60 Counties So Far Have Signed On To Historic Settlement, Funds Begin Flowing in April 2022
HARRISBURG—Attorney General Josh Shapiro today announced that 10 more Pennsylvania counties have signed on to the historic national opioid settlement, bringing the total to 60 out of 67 counties across the Commonwealth. Those 10 counties include: Blair, Centre, Crawford, Cumberland, Lycoming, Northampton, Northumberland, Pike, Somerset, and Sullivan.
“I am encouraged to see so many counties signing on to this historic settlement that will bring millions of dollars in resources as soon as next year to combat this crisis. There is still time for the remaining local governments to join and I urge them to do so. This settlement will give communities the ability and resources to save lives now,” said Attorney General Josh Shapiro.
The $26 billion global settlement with Cardinal, McKesson, and AmerisourceBergen—the nation’s three major pharmaceutical distributors—and Johnson & Johnson was announced in July. The national sign-on deadline for local governments was recently extended from Jan. 2 to Jan. 26, providing a grace period for local governments to hold necessary meetings in order to vote on joining the settlement. This grace period does not impact the timeline for money to start flowing to participating states and local governments.
“The opioid epidemic has destroyed families and communities. It’s dashed the bright futures of loved ones. In their memory and in their honor we can provide help and opportunities to those struggling now. The Opioid Settlement led by Attorney General Shapiro gives us hope and renews our mission to heal together. The Settlement enables Centre County and so many other rural communities across the Commonwealth to deliver targeted prevention, enhanced treatment, and deeper compassion to those who need it most. Let’s never doubt Pennsylvania’s resiliency and determination to help those in need,” said Michael Pipe, Chair, Centre County Board of Commissioners.
“Resources provided by the settlement will allow Cumberland County to continue to combat the opioid crisis,” said Cumberland County Commissioner Gary Eichelberger. “In the past five years, 297 deaths due to opioid overdoses have been recorded in Cumberland County, and more than 113 of those deaths occurred since the onset of COVID. The pandemic has had a devastating impact on our residents struggling with opioid addiction. As we continue to fight the opioid battle, we will be able to use the funding to save lives. Cumberland County and its municipalities with more than 10,000 residents are proud to join in on this historic settlement.”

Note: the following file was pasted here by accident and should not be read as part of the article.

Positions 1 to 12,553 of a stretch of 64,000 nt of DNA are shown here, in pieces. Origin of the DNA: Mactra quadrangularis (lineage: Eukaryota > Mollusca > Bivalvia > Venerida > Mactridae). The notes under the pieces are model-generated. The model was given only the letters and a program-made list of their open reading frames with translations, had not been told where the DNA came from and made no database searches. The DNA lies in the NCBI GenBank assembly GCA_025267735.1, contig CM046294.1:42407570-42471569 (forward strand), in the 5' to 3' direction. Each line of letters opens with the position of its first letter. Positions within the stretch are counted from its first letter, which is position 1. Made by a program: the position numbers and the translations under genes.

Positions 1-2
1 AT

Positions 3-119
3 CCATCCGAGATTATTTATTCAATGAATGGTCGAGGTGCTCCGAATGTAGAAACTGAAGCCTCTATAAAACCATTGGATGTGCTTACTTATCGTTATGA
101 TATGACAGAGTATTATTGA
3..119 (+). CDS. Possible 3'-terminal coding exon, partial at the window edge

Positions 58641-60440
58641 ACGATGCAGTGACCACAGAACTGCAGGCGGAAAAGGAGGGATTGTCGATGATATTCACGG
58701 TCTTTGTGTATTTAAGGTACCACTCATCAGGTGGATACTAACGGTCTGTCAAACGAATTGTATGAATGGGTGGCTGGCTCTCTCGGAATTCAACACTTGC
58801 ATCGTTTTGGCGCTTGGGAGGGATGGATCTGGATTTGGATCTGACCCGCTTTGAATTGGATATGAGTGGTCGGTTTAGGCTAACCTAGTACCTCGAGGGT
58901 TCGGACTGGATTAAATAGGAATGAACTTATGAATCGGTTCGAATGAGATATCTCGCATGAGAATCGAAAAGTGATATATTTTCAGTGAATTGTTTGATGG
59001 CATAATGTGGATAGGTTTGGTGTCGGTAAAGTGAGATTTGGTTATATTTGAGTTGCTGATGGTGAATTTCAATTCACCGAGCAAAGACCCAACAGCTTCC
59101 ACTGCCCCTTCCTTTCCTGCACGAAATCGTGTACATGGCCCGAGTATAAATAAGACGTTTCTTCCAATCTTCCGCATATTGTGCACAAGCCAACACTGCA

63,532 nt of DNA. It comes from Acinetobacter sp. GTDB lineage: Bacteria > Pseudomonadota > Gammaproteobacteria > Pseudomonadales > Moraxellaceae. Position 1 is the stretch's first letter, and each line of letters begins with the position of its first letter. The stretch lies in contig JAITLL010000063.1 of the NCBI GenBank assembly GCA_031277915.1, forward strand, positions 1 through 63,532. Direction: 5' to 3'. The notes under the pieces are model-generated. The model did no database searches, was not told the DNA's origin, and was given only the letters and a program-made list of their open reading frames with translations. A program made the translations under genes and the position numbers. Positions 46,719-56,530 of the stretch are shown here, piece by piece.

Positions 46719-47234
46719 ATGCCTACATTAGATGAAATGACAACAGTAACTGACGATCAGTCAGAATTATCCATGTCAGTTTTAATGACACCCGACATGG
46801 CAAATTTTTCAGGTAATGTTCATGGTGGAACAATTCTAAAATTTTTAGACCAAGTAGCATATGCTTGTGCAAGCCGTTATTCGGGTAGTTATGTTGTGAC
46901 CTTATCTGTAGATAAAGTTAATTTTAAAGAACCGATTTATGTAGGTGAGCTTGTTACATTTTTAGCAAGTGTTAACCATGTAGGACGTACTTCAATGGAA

While it is up to local governments who have signed on to the settlement to decide where the funds will ultimately be allocated, the settlement stipulates that dollars received must be used to combat the opioid crisis. A list of approved opioid remediation uses can be found in Exhibit E of the Janssen settlement agreement. The remaining 7 counties and outstanding subdivisions have until January 26 to sign on and are urged to do so as soon as possible.
The following counties have joined the settlement agreement: Adams, Allegheny, Armstrong, Beaver, Bedford, Berks, Blair, Bradford, Bucks, Butler, Cambria, Cameron, Carbon, Centre, Chester, Clarion, Clearfield, Clinton, Crawford, Cumberland, Dauphin, Delaware, Elk, Erie, Fayette, Franklin, Greene, Huntingdon, Indiana, Jefferson, Juniata, Lackawanna, Lancaster, Lawrence, Lebanon, Luzerne, Lycoming, McKean, Mercer, Mifflin, Monroe, Montgomery, Montour, Northampton, Northumberland, Perry, Pike, Potter, Schuylkill, Snyder, Somerset, Sullivan, Susquehanna, Tioga, Union, Warren, Washington, Wayne, Westmoreland, and York.
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